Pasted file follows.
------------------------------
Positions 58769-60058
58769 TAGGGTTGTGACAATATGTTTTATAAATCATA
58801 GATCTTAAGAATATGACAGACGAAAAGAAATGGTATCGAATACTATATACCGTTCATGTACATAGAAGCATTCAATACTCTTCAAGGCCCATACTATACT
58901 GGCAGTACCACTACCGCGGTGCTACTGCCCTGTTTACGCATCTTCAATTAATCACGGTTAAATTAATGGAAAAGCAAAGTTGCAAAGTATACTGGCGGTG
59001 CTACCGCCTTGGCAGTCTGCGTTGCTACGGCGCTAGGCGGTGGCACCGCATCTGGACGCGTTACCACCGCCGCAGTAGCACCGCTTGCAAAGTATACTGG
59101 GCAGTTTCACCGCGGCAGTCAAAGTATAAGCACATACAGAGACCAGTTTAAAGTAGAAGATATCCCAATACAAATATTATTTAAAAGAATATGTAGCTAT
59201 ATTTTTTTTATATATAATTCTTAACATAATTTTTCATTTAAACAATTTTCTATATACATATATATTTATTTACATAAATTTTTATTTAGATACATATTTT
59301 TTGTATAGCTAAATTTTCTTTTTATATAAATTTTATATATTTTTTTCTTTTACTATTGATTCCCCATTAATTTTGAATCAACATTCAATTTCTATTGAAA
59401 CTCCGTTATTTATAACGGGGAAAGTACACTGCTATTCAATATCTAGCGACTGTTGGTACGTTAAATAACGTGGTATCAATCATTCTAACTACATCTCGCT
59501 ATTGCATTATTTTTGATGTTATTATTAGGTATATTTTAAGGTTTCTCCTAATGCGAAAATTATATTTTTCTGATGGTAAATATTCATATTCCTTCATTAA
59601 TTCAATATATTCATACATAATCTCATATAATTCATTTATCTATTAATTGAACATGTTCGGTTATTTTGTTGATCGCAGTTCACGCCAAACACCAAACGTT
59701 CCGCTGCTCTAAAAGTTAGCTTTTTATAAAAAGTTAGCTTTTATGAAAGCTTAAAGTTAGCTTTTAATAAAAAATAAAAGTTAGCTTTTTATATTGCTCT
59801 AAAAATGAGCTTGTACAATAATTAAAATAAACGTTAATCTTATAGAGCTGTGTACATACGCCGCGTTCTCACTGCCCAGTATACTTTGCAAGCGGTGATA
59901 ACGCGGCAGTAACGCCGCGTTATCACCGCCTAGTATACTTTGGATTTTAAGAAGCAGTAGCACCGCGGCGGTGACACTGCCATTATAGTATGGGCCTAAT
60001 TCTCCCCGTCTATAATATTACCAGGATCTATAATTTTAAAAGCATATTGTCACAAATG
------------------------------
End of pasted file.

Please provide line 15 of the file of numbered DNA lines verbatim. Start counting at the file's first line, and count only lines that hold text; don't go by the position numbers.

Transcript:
60001 TCTCCCCGTCTATAATATTACCAGGATCTATAATTTTAAAAGCATATTGTCACAAATG